Tuesday, February 17, 2009

Lido Letdown

Obviously, the best thing to do the night before you get up for a 7:30 am arrival at the train station is to stay up until 2:00 am the night before. I have been making mistakes like this throughout my quarter abroad, but I figured that a cabaret show in Paris was worth the hellish morning after?

Lido was not at all what I expected, and not necessarily in a good way. I was expecting more fanfare, pomp, and - well - glamorous nudity than we observed. For starters, I was told to "dress up", and that this was a pretty major event. Never tell a girl like me to dress up. Result? My fanciest dress, pumps, (nearly) all the glitter I could justify in my jewelry. Then I sat in an empty hall watching a lip-sync? No, not the experience I had envisioned.

Let's get one thing straight: cabaret is art, and I love Roberto for finding a way for us to get in. I wanted to see Lido (in particular) badly when we got here, so I was surprised and happy that Stanford offered us an opportunity to see this unique show. That being said, why would anyone want to watch a live show without live music? The costumes, the dancers, the set were all amazing, but the music was very lacking. Cheesy lip-syncs to obviously-overworked English lyrics really didn't do wonders for a show that could stand on it's own just fine in silence.

Actually, after writing those first few paragraphs, I have drastically changed my mind. Lido wasn't good. I think it wasn't good because no one was invested in the performance. Take, for example, the prima ballerina performing in the recording of "The Rite of Spring" that we watched in class. There, we watched someone literally try to act-out someone dancing themself to death. Lido was the exact opposite. The women had this oddly detached way of looking out into the audience, not rustling the wild plumage of their costumes with sass, but with a sense of resigned indignancy. We were sitting at a table right in front of the stage, but when the female dancers looked at me (especially those in the back with their shirts off), I had the eeriest sensation that they were looking right through me. I imagined them practicing (clothes on?) during the day with the same look on their faces, laughing and joking with the other dancers, but practicing that look into nothing.

Now don't get me wrong, I am not about to preach about how unhappy women in this industry may or may not be. I think working at Lido would be pretty fun. In fact, I would love nothing better than to make money being naked all the time, let alone in a fancy feathered outfit, a pink puff ball, or (better still!) on top of a bronze pyramid. It could be pretty empowering, if that's what floats your boat. 

Actually, I think that the whole decadence and extravagance of the set and production could be what was turning the dancer's enthusiasm down a notch: I think Lido tries to cover too much ground too quickly. The sense of cohesion of the show was off, (which is fine), but I think that might create for the performers an inability to invest in the show without a sense of what the essence of the show really is. (There might be a sense of "what are we doing" "is this important", etc.)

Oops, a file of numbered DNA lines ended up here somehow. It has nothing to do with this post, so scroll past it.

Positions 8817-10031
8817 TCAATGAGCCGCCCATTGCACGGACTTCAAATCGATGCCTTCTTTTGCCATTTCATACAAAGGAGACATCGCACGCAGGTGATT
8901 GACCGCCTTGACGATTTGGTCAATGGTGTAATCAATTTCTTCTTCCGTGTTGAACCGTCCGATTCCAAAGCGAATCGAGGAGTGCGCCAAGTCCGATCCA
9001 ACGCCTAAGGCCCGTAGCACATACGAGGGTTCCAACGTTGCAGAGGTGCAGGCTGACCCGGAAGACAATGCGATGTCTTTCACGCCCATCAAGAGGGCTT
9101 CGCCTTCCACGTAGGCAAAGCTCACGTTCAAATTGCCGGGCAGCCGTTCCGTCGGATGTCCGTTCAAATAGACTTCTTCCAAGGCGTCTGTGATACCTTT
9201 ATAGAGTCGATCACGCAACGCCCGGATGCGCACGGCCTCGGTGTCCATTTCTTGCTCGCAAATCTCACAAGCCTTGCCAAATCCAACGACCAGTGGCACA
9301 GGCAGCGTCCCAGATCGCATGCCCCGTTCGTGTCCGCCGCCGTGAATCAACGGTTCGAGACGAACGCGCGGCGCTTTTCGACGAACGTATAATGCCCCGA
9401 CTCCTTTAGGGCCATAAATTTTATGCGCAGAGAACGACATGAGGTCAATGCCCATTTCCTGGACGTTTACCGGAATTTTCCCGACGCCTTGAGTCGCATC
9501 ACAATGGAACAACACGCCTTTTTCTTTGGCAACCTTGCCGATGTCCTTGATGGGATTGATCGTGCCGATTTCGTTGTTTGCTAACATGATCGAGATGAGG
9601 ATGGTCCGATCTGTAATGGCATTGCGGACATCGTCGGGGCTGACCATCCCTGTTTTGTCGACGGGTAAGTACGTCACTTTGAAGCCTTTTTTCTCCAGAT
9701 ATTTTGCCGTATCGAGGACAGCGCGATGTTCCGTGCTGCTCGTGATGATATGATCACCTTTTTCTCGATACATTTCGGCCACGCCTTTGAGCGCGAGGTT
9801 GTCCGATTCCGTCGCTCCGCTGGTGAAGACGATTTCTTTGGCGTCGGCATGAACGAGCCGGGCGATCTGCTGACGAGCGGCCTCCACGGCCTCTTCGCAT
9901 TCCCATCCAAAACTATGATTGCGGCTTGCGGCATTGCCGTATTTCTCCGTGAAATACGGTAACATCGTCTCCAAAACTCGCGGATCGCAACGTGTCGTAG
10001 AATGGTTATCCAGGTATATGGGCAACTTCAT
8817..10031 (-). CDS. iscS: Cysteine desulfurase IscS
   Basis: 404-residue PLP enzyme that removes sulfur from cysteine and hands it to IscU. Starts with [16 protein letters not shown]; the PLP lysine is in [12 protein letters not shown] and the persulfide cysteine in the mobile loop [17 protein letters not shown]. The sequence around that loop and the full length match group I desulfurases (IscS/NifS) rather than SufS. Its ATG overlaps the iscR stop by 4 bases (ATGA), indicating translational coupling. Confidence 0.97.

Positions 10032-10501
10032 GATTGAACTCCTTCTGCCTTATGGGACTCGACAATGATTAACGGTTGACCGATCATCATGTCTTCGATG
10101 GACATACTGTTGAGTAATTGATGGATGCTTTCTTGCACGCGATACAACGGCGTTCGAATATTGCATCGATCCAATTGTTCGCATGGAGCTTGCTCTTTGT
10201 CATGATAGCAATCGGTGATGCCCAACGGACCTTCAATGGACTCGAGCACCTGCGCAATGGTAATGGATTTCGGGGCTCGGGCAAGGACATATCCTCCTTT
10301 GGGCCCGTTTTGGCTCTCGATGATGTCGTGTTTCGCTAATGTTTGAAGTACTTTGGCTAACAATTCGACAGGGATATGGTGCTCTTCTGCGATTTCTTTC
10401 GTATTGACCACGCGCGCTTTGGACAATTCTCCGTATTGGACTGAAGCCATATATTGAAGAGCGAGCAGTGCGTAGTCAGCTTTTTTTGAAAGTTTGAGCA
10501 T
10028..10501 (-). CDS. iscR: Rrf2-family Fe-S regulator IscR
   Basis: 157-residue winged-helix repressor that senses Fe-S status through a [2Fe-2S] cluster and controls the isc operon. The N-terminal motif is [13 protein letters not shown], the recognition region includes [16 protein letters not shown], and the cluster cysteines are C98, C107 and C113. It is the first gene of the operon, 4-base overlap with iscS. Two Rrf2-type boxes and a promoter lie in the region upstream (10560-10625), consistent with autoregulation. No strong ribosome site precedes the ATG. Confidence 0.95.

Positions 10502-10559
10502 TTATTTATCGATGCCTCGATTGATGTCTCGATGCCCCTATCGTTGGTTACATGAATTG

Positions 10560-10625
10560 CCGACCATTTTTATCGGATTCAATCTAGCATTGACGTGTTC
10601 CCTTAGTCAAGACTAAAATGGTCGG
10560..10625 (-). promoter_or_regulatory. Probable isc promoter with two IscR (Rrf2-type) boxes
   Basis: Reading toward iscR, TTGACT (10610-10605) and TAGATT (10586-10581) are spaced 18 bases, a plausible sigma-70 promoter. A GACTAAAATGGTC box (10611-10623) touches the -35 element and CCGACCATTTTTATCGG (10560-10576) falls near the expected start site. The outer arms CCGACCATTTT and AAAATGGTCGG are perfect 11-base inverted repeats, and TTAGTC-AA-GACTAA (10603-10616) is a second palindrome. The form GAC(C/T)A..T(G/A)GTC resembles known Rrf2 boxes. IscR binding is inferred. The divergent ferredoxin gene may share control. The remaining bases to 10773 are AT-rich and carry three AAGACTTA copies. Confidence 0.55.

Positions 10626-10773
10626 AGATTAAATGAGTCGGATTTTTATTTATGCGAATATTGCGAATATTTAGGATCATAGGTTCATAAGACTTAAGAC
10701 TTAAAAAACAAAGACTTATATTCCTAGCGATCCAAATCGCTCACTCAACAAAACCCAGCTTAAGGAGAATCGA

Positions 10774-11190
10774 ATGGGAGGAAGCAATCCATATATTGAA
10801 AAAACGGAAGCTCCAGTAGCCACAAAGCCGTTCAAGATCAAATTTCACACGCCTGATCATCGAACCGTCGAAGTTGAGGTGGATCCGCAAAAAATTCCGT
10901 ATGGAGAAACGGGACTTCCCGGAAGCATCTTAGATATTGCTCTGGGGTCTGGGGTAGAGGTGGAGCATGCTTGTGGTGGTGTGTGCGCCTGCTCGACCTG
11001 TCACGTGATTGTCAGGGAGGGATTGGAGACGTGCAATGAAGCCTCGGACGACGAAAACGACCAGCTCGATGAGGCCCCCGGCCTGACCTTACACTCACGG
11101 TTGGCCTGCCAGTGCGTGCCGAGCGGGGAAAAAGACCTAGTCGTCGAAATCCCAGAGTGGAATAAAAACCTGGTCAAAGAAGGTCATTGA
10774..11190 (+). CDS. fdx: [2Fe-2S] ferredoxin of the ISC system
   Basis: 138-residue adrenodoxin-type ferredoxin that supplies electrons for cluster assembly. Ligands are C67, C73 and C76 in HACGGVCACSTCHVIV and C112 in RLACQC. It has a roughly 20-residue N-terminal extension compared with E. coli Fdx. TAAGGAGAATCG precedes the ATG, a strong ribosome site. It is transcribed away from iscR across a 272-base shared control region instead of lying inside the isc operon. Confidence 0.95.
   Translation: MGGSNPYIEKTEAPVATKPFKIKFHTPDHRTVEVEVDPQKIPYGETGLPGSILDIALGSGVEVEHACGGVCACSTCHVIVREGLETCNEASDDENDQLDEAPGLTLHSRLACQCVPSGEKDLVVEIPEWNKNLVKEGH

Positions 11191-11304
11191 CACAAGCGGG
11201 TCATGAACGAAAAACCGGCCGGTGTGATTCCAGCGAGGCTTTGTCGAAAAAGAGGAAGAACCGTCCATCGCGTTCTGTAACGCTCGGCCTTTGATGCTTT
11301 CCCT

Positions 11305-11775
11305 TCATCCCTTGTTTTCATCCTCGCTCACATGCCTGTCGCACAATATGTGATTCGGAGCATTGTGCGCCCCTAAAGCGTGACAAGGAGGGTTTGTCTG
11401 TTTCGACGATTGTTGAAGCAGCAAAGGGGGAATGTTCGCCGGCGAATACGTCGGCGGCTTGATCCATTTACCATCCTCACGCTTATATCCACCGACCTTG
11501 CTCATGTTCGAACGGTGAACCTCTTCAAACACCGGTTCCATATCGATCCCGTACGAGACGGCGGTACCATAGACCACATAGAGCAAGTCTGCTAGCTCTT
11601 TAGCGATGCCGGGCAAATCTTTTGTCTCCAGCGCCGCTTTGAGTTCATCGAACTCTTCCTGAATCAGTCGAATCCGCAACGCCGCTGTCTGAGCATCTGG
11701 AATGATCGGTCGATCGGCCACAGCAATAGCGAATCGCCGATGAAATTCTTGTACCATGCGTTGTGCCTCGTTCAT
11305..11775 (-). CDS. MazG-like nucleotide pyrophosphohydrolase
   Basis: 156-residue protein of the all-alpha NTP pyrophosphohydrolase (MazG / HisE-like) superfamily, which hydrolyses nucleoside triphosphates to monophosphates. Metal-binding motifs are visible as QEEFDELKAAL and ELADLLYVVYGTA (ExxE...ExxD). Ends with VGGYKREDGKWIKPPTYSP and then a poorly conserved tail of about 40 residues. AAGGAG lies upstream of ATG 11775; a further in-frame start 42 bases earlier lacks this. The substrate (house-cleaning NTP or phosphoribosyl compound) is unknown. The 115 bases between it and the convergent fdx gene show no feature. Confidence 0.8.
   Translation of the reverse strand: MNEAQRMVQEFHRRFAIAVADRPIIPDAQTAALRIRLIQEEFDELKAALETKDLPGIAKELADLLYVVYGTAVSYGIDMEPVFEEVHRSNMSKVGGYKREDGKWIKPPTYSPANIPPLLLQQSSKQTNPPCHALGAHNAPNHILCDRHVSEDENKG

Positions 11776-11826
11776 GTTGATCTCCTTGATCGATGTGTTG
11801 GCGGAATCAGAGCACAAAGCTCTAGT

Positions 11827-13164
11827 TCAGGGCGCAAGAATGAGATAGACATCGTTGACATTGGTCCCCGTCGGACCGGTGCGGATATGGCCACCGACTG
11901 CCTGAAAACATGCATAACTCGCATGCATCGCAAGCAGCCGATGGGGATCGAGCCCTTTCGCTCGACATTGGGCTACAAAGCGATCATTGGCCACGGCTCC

I was a big fan of the classic Lido aesthetic: the one you see on the poster, of the girl's sparkling smile, fake diamonds, and proud plumage. However, they tried to do too much in one go. Lido spanned generations of musical theatre, sports, and circus traditions. There was a horse doing dressage (which disgusted me because he was wearing something very uncomfortable-looking over his hoofs), a tiny ice rink, and waterfalls. There was "Indian" dancing, as well as a set that vaguely reminded me of "Cats". All in all, it looked like the production was stretching itself too thin, sacrificing integrity for variety.

For example, the Indian dance sequence really bothered me. I have been to traditional Indian festivities, and am a big fan of Bollywood film, both modern and classic. What I saw at Lido was a bastardized version of traditional Indian dance, with only the most vapid resonances to true dance tradition (the open palm, rotated wrist with one hand held high over the head and one at the waist was the best they could do). As I was talking to other Stanford students beside me, we also realized that whoever made the costumes had blended cultures from Asia and East-Asia to create an "averaged" look. I call this an instance of Orientalism.

One element of the evening that was not lacking authenticity was the ice skating display in the middle of the show. Truly, the pair on the ice looked very happy to be there, excited, and was very talented. I was amazed that skaters could gather so much speed in such a small area, and execute moves that have a high level of difficulty under such poor conditions (thin ice, which means whatever lines they carved were that much harder to skate over and not get caught on). The audience generally agreed with me, I'd say, and they got one of the loudest cheers of the evening.

I don't really know how to resume my experience at Lido other than saying that, although I had a lot of fun, something about the atmosphere was a little off for me... Maybe it was the champagne, but I had the overall impression that Lido was holding together a very closely-guarded veneer that was broken by the dancers's expressions, and the sometimes-telling choreographic or stylistic elements.

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